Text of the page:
The city of Las Vegas has terminated a grazing lease with a high-ranking city utilities employee after the deal came under scrutiny.
For months, Frank Davis, who lives in the Gallinas area, has criticized the city’s agreement to lease the land to Melvin Ortega, the city’s natural gas supervisor. He questioned why a city employee got the lease, saying he and others didn’t get a fair opportunity to bid on it.
In a March 6 letter to the city, Davis’ attorney, Jeremy Jones, argued that last year’s bid process for the lease didn’t comply with either state law or the city’s own rules on how to handle such matters.
Both state law and city resolution state that a proposed public sale or lease should be published at least twice, not less than seven days apart. And the last publication shouldn’t be less than two weeks before the bid opening.
But Jones noted that the city’s publication dates were Aug. 28, Aug. 29 and Sept. 1, which weren’t seven days apart. And the last publication wasn’t 14 days before the opening of sealed bids on Sept. 11.
Jones requested that the city reissue the call for bids, saying that doing so would help the city avoid further embarrassment resulting from its failure to abide by its own rules.
“It will also afford the local community, rather than those select persons lucky enough to have positions working for the city, a full and fair opportunity to consider and submit bids for the lease at issue,” Jones wrote in his letter, which was addressed to City Attorney Carlos Quiñones.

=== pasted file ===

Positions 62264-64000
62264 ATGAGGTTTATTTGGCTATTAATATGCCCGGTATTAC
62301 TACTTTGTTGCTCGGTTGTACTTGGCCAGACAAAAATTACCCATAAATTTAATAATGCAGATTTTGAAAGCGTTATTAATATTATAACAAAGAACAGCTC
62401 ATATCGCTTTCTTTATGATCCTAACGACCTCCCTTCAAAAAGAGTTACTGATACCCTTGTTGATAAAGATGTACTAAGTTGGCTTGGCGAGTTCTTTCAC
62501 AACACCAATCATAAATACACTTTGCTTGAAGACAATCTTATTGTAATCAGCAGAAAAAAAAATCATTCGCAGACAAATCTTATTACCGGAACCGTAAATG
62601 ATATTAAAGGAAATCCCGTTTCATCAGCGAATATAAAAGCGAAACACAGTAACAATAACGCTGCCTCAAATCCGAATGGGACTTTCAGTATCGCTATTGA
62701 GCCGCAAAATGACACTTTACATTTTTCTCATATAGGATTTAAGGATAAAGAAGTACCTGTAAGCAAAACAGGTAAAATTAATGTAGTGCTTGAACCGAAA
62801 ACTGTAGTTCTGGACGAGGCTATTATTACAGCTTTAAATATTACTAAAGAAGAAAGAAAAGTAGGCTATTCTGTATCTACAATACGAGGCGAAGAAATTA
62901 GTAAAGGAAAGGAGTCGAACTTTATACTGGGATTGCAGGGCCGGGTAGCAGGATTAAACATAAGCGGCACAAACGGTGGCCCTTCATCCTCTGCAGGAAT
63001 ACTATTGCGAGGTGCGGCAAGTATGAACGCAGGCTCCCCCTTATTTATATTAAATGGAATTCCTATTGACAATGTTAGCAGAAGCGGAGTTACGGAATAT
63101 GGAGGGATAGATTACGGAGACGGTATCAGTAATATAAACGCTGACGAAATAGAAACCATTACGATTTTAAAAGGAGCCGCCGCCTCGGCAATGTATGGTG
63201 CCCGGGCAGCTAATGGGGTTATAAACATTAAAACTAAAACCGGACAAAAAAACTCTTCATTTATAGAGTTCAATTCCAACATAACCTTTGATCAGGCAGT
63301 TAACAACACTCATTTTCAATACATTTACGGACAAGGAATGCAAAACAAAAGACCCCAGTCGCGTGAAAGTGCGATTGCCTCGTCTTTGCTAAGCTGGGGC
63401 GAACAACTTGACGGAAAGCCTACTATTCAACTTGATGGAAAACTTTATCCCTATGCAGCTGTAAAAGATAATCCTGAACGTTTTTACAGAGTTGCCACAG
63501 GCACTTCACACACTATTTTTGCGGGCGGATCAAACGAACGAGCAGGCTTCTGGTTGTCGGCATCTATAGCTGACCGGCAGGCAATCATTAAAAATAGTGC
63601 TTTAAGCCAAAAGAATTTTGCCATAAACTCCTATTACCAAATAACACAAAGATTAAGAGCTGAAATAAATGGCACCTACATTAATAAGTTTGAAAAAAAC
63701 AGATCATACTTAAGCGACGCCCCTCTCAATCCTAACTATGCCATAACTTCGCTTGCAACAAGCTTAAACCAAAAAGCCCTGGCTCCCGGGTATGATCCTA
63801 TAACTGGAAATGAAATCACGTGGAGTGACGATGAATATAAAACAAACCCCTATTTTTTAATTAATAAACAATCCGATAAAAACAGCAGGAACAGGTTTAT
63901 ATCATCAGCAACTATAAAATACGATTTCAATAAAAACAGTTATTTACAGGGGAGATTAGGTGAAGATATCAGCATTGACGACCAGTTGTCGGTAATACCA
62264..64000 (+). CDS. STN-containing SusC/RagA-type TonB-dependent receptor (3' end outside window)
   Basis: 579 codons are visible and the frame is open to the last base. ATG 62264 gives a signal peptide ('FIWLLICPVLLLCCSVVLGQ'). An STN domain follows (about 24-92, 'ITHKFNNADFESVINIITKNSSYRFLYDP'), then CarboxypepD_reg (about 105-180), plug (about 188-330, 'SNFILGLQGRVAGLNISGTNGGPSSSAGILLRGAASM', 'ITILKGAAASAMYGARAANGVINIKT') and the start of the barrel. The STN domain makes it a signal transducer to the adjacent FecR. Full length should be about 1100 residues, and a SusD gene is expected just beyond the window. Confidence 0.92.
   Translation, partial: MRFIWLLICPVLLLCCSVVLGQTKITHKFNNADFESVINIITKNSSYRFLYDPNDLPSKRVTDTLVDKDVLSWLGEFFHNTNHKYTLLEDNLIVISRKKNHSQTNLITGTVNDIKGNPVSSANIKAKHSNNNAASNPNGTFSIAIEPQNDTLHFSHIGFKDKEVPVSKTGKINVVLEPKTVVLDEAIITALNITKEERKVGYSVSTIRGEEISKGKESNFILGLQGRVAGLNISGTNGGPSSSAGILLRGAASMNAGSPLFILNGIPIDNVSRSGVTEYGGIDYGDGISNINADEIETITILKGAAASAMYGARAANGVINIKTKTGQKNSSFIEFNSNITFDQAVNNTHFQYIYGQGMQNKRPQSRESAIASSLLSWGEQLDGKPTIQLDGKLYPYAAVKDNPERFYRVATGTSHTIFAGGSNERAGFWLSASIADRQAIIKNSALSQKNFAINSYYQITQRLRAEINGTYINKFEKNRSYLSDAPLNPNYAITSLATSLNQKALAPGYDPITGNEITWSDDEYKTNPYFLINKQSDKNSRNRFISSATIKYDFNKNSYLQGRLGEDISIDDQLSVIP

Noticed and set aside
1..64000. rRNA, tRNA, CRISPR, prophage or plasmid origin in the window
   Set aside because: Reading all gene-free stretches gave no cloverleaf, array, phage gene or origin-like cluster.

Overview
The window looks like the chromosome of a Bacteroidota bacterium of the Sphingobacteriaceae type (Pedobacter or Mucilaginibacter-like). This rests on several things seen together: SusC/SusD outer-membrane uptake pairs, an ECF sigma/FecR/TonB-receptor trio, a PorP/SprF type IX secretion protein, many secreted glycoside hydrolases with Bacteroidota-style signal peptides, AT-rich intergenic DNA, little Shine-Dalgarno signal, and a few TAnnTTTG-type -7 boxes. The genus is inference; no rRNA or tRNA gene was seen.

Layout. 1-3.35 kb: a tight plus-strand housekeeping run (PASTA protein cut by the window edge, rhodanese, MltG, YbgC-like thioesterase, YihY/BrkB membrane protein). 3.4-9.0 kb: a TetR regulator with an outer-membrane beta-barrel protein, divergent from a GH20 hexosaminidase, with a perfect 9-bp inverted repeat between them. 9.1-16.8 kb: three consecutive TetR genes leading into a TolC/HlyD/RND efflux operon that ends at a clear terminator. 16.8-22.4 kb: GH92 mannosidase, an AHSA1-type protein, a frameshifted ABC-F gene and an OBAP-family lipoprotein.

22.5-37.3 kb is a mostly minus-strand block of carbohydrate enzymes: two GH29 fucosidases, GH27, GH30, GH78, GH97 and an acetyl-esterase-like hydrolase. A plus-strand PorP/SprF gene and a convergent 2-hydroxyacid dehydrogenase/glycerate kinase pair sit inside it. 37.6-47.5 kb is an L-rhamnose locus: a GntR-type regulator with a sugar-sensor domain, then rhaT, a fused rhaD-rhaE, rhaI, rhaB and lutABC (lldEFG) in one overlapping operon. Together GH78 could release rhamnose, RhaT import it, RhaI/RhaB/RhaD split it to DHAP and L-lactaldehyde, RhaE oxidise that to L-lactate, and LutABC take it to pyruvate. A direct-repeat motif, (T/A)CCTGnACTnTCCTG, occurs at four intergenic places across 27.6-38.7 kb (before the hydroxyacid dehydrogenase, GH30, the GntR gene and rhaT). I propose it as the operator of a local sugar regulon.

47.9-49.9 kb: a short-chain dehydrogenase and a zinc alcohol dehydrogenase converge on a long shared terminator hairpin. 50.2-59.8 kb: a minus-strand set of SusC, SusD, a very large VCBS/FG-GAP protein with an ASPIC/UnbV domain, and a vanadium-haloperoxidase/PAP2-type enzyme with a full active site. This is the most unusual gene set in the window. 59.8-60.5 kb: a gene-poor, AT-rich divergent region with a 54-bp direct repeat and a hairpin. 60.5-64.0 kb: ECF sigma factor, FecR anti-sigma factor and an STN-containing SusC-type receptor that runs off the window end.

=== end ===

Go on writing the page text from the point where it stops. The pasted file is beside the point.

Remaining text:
Jones requested that the city inform him of its position by March 20. He said that if the city didn’t, he would request his client, Davis, compel the city’s cooperation through other available channels.
In a March 12 letter, Quiñones informed Jones that the city had terminated its lease with Ortega. But Quiñones said in a letter that he didn’t agree with Jones’ factual assertions, without elaborating.
Quiñones stated that the city reserved the right to begin the bidding process again or decide to keep the property without leasing it.
“We trust this addresses your client’s concerns,” Quiñones wrote.
The legal ads seeking bids last year didn’t include any information about where the parcel was or how many acres it included. When the Optic requested all public documents related to the issue earlier this year, none of them contained that information.
The city later revealed that the property in question was 212 acres and is part of the city’s reservoir property near Gallinas, which is managed by the utilities department, to which Ortega belongs. The only person to submit a sealed bid was Ortega.
Ortega got the lease for $600 a year under the agreement, which could have been renewed for six years. He was able to graze four 1,400-pound horses there.
Davis, who owns land next to the grazing lease, said he struggled to get the legal description for the land.
Earlier this year, Councilman Morris Madrid questioned whether the city followed its procedures correctly. He said a location should have been provided in the legal advertisement.
“It doesn’t look like an arm’s-length transaction,” he said in a January interview. “It doesn’t appear to be in compliance with normal practice. Maybe the process should be undone and restarted.”